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Medical Memory regarding specific instances.

  1. Dec 29, 2008 #1
    It's a common observation that sometimes the slightest occurrances are remebered by us for entires lives while we forget relatively important things quite soon. Why is this so? Why can't we remember other things just like these trivial things? Is our brain working at some extraordinary efficienty at those instances? Does medical science explain this phenomenon?
     
  2. jcsd
  3. Dec 29, 2008 #2

    mgb_phys

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    From an evolutionary point of view - you are built to remember important things.
    It's just the question of what is important.

    You are here because your ancestors remembered things about where lions hunt or food gathered, so you are built to remember odd, unusual or surprising things happening around you. Siting in a physics lecture you are warm safe and comfortable so there is no evolutionary advantage in remembering anything happening - it isn't important.
     
  4. Dec 29, 2008 #3
    You're right about us remembering important things but what I want to discuss is our remembering things which is NOT important at all while forgetting things which are RELATIVELY more important. Doesn't such things happen? We remember things/instances which have no importance whatsoever from past (like a glimpse that I was writing on a book in my KG class or that I was standing in street while a kid) while forgetting almost completely those things which, at least, are more important than these trivial instances.
     
  5. Jan 1, 2009 #4
    It could be based of various endocrine mechanisms or catching a cell at the right time and place. That's my guess and two cents.
     
  6. Jan 2, 2009 #5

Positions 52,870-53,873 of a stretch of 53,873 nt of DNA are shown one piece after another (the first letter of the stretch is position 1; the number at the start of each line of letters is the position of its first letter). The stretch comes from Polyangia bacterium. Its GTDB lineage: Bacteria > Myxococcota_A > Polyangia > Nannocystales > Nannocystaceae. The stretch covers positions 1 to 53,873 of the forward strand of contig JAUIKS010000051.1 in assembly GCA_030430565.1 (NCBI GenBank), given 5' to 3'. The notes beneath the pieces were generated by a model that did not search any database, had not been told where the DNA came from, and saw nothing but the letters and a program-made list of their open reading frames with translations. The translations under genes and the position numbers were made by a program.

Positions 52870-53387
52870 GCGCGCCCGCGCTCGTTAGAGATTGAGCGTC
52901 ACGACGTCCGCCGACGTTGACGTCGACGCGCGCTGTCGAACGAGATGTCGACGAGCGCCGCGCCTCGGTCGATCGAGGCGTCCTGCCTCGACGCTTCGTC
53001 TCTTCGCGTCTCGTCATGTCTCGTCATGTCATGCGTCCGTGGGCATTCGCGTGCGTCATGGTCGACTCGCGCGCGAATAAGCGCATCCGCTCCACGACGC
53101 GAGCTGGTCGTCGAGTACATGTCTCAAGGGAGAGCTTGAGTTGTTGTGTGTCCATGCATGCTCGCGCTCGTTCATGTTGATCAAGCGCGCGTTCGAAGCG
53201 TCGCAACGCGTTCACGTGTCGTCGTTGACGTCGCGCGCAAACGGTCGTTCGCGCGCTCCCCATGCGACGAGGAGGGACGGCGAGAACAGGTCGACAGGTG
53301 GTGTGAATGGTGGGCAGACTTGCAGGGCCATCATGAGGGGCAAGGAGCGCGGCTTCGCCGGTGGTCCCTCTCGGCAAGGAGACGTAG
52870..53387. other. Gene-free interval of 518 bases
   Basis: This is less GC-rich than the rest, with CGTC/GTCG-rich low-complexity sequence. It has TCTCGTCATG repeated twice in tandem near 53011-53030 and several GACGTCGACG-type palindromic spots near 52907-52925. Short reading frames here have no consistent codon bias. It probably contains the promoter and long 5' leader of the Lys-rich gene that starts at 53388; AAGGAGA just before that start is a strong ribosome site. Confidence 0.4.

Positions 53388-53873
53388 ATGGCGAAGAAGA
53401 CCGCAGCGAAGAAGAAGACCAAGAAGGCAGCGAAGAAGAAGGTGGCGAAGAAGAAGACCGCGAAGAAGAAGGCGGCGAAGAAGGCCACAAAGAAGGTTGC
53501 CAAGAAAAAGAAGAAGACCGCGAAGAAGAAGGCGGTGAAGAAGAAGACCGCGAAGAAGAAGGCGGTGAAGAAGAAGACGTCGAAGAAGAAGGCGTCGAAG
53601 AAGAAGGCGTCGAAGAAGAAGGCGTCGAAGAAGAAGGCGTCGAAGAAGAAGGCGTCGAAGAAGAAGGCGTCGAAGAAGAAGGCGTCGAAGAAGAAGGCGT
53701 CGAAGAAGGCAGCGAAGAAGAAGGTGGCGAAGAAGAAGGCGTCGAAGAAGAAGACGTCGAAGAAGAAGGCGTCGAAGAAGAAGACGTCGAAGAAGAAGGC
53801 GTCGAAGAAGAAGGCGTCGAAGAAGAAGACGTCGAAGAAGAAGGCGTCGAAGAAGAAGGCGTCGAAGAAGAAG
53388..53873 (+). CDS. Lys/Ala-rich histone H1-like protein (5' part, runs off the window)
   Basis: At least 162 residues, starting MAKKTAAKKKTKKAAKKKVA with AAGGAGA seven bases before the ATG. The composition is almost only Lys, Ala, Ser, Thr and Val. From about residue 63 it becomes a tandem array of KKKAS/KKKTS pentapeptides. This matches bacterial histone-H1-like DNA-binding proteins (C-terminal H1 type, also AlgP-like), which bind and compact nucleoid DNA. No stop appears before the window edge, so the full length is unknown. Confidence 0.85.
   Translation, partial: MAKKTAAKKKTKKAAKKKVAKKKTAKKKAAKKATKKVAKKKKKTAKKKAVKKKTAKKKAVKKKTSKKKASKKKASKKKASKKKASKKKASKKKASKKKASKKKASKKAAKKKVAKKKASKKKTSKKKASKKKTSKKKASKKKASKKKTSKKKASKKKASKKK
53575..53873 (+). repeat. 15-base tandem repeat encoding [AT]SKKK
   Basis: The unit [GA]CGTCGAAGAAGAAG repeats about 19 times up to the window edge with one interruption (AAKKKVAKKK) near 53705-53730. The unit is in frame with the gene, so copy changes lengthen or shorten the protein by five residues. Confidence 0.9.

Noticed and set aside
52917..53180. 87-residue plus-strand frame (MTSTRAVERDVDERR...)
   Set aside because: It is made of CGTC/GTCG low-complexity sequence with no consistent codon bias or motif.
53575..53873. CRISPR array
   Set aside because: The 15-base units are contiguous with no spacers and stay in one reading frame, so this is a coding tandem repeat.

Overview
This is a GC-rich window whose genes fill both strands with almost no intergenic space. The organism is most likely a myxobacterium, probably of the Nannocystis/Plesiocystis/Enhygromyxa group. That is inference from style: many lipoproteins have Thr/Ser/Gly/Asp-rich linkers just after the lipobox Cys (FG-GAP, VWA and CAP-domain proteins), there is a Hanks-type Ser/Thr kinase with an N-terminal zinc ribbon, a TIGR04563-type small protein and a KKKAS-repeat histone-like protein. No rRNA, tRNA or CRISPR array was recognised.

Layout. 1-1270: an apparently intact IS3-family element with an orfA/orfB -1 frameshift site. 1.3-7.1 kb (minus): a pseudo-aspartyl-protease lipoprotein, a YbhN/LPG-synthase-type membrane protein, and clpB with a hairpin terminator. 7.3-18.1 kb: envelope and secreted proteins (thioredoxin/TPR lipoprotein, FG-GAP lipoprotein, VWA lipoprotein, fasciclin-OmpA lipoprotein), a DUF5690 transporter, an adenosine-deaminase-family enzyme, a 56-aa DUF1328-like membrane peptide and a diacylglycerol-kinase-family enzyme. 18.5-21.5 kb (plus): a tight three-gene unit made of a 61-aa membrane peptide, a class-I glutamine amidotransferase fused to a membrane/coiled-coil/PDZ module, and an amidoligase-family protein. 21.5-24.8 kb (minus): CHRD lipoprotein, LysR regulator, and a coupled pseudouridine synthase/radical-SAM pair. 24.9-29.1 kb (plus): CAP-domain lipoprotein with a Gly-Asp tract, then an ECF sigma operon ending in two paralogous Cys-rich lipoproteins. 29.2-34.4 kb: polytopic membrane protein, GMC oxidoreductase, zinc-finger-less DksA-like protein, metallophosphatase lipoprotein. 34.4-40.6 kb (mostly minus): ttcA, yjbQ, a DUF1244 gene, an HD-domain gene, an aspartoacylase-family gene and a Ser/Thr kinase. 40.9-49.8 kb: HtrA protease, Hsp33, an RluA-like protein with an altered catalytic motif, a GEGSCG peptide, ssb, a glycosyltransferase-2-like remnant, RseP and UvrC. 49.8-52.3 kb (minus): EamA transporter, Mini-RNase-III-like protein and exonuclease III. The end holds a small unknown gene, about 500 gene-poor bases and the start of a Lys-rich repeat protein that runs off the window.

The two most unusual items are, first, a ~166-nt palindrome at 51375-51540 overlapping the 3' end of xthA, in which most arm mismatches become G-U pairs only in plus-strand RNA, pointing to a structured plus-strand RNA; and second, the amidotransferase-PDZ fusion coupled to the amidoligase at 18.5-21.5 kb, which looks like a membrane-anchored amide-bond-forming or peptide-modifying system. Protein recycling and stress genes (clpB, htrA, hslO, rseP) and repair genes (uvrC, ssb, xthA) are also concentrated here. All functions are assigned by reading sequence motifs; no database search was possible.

jim mcnamara

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    Altered emotional or sensory states - which actually may be totally unrelated to the trivial happening you remember - affect how well you remember it. And a similar stimulus may prompt the recall.

    Example: In the US, some older people often recall Christmas mornings as children when peeling an orange. The strong smell of orange oil is associated with Christmas because 70 years ago, Christmas was the only time during the year when Northern US stores stocked oranges. So kids got them in their Christmas stocking. And peeled and ate them right away. Almost every person has one or more "pointless" memories evoked by a strong scent or smell.
     
  7. Jan 3, 2009 #6
    Smell and taste are associated with many memories because the neural pathways link them directly to the hippocampus area of the brain.
     
  8. Jan 3, 2009 #7
    So I guess a wide array of different smells and tastes will cause someone to seize?

    Seriously, that's a downright misleading oversimplification.
     
  9. Jan 3, 2009 #8
    A normal person would not have seizures due to smells and tastes. Abnormal areas of the brain can send storms of neurons that may trigger seizures in people with epileptic seizures.
    Science spent many years looking for the source of memory, what they called the Grandmother neuron. It was believed that one neuron held the memory of her face, another her laugh. Now they think differently. Now its believed memories are in the changed pathways of the neural net.
    If one of the neurons dies {they die from the moment your born} in a pathway, the memory stored there become incomplete, or may vanish all together.
    All memories, even vivid ones, are more or less accurate reconstructions. But memories often change.
     
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